Why you should buy cannabis legally (and why some people aren’t)

Some super cool people still think it’s super cool to buy cannabis illegally. Here’s why they’re wrong.

By Chris D'Alessandro

2019-11-07

Last spring, a number of articles came out highlighting the slow rollout and adoption of legal cannabis in Canada, and how it was essentially taking a hot second to catch on — not immediately eliminating the black market sale of cannabis

Over the summer, the Toronto Star reported that illegal cannabis was still a source for four out of 10 users. 

Retailers were worried about possible product shortages and web site glitches. Additionally, many cannabis buyers initially complained about price. Seeing about a 15 percent to 20 percent mark-up over the familiar street price of around $7.20 per gram. These additional fees were due to taxes and fees that retailers were made to pay by law. 

This has since caused some super cool people, who are like, totally against the establishment and the government no matter what, to continue to purchase illegal cannabis

And hey, I get it. Old habits can be hard to break. You’ve been buying off Matt for 12 years now, he’s usually got some pretty primo shit, and he’s always been a pretty chill guy.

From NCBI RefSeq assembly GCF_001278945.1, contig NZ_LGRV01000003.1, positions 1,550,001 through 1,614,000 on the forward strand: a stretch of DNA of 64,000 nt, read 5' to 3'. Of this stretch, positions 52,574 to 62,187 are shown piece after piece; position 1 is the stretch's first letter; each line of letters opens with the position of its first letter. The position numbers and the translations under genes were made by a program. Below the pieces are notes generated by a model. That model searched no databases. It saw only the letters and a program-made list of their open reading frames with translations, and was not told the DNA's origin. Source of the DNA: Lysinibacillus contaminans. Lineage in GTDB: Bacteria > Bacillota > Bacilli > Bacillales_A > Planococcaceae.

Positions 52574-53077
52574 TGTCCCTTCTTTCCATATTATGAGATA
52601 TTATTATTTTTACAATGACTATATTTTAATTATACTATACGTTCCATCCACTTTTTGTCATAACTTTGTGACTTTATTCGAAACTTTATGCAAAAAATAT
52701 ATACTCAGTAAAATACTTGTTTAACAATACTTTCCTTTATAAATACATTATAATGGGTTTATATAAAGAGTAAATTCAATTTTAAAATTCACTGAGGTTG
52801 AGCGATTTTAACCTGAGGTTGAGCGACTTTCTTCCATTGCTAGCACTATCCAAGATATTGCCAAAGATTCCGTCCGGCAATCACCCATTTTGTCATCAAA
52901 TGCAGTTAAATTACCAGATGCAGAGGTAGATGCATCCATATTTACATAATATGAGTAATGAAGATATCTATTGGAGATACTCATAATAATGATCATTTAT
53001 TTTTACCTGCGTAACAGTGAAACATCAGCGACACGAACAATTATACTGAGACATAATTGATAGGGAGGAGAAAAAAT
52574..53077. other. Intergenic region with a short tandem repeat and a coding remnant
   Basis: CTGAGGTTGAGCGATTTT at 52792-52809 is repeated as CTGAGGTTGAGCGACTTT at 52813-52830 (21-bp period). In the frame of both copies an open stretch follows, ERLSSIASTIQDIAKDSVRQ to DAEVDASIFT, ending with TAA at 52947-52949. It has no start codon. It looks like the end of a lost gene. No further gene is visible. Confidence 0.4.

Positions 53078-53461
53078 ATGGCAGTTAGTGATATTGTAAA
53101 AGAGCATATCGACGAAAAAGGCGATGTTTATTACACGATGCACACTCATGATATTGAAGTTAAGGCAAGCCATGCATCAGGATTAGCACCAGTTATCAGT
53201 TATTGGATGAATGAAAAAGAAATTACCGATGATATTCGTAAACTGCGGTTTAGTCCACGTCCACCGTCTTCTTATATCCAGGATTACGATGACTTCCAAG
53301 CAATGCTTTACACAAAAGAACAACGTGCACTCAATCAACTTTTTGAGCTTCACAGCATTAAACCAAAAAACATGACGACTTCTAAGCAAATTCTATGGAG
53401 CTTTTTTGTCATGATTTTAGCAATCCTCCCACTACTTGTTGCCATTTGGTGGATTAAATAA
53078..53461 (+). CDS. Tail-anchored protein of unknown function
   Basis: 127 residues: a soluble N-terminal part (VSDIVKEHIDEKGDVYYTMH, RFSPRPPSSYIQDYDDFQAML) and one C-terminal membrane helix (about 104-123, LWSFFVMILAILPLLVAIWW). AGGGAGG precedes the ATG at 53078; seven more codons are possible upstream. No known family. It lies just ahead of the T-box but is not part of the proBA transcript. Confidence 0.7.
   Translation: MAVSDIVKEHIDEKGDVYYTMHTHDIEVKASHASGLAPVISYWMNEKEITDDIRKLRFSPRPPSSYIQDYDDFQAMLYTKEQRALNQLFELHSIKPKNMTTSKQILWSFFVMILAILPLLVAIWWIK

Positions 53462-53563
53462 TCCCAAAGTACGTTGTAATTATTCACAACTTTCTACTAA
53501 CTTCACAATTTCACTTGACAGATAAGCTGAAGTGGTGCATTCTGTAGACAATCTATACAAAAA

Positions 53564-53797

But the times they are a changin’, and even though Matt gave you your first white widow blunt and you were the first person he called when his six-foot tall glass bong arrived, there are some good reasons you should stop buying off of him. 

1. Remember the whole “illegal” thing? 

Buying cannabis through a non-sanctioned retailer is still very much illegal. 

Bill C-45, a.k.a. the Cannabis Act, states that “no person shall purchase cannabis except from an authorized cannabis retailer.” Violating the act can be met with a fine of up to $100,000 and imprisonment for up to one year.

Yes, it’s unlikely you would get smacked with a $100,000 fine. Likely you’d get a ticket ranging somewhere from $150 to $200, which, if your end goal is saving money, you’re not exactly coming out ahead.

It’s like not paying for a ticket to ride public transit. You might save in the short term, but it’ll cost you big time if you get caught.